Subtle flashbacks are present in a lot of mystery movies. They’re used for the reveals in the Sixth Sense, Shawshank Redemption, and Usual Suspects.
If you’re using flashbacks as a plot device, make sure they are necessary, and that the information you’re going to flashback to has clear setups in the pages of the script beforehand, so this information doesn’t feel shoe-horned into the story.
What if you don’t want to add information from the past, but want to focus on the future?
Plot Device 5: Flash-forwards
Look, we all know where this is going. The greatest TV plot twist of all time was the flash-forward in Lost. Lost did everything perfectly.
It was a masterful way to subvert audience expectations and a unique way to tell a story.
But who else used the flash-forward plot device well?
The Sandra Bullock movie, Premonition, makes flash-forwards part of the plot as well. If she knows what’s coming at her, then she’ll be able to change the present to affect the outcome.
The same goes for the Final Destination franchise.
Again, this builds the narrative around knowing the future. But what if you just want to use it to alter the present, without making it a device?
The 1990’s TV show, Early Edition, had the premise of “what if you got tomorrow’s newspaper today?”
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They used this to subtly put in flashforwards, so that the characters in the present could act.
It was a clever way to use flash-forwards without them being too overt as a plot device.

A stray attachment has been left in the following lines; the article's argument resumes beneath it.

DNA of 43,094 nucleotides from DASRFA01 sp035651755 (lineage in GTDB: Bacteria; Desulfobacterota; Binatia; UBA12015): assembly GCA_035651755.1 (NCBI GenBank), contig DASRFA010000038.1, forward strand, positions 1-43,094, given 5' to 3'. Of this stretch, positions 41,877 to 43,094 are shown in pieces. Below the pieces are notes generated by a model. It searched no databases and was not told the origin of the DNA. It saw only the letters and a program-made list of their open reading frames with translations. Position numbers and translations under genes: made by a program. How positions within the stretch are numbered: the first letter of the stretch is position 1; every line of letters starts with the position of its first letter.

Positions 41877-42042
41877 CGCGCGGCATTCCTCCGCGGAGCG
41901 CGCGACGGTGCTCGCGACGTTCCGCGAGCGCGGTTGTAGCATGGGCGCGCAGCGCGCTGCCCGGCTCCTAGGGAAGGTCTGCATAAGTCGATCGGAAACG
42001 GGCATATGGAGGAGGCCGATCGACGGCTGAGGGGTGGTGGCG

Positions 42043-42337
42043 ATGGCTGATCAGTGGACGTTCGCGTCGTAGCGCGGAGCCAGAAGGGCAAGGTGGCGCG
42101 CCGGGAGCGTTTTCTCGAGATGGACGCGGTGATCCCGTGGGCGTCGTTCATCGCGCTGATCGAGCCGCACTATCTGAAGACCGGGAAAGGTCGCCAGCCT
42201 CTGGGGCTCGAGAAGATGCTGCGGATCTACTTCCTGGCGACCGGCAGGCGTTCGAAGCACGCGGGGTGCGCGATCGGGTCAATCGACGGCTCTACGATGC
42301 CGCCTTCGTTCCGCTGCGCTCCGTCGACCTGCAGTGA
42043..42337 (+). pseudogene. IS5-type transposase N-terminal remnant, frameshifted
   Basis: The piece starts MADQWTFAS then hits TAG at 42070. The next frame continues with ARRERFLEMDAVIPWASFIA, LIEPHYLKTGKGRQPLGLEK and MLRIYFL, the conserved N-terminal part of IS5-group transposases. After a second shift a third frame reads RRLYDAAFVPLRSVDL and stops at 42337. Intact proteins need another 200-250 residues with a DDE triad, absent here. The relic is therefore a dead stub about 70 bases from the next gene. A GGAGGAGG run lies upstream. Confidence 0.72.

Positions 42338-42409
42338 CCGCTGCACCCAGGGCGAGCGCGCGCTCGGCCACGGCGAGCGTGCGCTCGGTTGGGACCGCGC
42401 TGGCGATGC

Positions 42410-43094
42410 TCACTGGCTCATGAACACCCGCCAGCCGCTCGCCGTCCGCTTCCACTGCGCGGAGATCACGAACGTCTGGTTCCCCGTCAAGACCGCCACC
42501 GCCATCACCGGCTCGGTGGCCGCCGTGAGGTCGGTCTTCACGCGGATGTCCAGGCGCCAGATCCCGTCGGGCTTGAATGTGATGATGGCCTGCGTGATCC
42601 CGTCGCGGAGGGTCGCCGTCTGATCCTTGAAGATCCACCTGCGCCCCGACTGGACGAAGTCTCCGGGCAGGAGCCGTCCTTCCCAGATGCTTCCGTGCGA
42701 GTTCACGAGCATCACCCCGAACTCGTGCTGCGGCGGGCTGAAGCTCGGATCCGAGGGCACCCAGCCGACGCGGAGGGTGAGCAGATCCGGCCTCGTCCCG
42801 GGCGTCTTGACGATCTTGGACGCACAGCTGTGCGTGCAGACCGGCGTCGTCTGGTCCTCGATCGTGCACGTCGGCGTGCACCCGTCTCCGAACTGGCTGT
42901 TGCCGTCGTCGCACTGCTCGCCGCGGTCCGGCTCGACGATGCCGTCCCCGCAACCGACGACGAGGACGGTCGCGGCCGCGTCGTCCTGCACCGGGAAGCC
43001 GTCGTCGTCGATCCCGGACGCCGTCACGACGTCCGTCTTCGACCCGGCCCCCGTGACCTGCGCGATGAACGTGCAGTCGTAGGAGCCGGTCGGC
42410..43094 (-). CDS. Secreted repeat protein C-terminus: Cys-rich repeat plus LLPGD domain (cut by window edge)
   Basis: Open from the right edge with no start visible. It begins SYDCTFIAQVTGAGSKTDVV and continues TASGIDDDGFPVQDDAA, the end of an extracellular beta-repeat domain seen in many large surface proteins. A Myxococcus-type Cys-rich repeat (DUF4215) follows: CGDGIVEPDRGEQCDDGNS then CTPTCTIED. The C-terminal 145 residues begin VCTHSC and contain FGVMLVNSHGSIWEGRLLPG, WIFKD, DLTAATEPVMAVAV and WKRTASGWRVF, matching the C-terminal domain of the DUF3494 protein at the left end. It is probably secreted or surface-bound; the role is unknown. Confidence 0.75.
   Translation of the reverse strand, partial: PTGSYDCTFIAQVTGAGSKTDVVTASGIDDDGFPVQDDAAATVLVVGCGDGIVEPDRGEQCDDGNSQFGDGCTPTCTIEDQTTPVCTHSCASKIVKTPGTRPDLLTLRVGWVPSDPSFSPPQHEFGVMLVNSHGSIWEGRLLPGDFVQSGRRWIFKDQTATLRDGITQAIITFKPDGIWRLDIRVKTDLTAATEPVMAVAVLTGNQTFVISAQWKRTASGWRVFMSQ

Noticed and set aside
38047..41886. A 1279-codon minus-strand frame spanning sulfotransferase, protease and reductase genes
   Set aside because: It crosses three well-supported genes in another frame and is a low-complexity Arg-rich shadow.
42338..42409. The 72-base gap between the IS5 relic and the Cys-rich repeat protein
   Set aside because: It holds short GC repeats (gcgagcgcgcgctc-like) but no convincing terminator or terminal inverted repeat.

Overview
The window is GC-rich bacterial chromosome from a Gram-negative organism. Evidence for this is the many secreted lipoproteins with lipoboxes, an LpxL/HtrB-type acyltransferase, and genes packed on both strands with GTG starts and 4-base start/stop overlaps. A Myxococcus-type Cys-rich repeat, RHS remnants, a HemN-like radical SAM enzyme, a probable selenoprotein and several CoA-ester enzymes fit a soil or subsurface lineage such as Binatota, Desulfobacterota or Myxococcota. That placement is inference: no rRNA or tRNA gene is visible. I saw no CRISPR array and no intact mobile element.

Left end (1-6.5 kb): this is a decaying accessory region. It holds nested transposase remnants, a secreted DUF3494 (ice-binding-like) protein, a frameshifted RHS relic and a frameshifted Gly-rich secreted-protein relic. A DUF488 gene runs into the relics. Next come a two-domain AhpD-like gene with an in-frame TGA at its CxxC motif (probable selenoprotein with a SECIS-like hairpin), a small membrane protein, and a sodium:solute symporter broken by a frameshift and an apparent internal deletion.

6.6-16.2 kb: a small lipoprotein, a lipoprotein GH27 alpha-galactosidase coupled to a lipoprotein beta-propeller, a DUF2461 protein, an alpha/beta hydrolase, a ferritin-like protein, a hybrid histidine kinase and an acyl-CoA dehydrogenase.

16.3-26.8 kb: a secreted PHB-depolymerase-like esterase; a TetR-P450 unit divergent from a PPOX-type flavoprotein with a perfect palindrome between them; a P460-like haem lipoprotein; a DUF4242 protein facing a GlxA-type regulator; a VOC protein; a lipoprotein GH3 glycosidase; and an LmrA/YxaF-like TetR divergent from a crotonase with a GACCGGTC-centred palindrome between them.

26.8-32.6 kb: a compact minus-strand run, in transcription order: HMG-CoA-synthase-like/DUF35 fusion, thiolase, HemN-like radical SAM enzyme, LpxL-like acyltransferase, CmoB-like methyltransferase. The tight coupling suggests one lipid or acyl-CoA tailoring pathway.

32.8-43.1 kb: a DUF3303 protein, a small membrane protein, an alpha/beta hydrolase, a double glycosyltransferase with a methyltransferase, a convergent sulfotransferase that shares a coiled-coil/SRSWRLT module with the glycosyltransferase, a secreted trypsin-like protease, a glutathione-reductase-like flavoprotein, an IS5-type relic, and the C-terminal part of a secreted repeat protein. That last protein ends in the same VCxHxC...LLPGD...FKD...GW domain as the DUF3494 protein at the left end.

So we’ve flashed forward and back…but what if you want to go sideways?
How about using a cutaway as a plot device?
Plot Device 6: Cutaways
Cutaways are great plot devices for comedy. They enable you to make a referential joke, and then clear up that reference for the audience and get a second, visual, laugh.
The show Family Guy is built on cutaway jokes. Not only are they able to make pop culture references to get you engaged, but when they cut to the joke they double-down on the humor and set up the wacky tone of what’s happening on screen.
But what about a more subtle cutaway?
I absolutely love the cutaway to Marcus Brody from Indiana Jones and the Last Crusade.
This is a brilliant way to trick the audience into believing a character is in control of a situation, and then pulling the rug out from under them.
Cutaways are a great device to show the audience you’re in control of the story. When used correctly, they assuage everyone that they’re along for the ride, and the storytellers have an excellent journey ahead.
But bad cutaways confuse an audience and interrupt the flow of each scene.
Summing Up Plot Devices
So what did we learn about plot devices?
I think the most important takeaway from this plot devices article is that these are tools to help your story, but you should use them sparingly.
Some inventive TV shows and movies use them to build the narrative, but most know that using these as a tool to tell the story is great, as long as they don’t become a crutch.
What are some of your favorite plot devices?
Put them in the comments.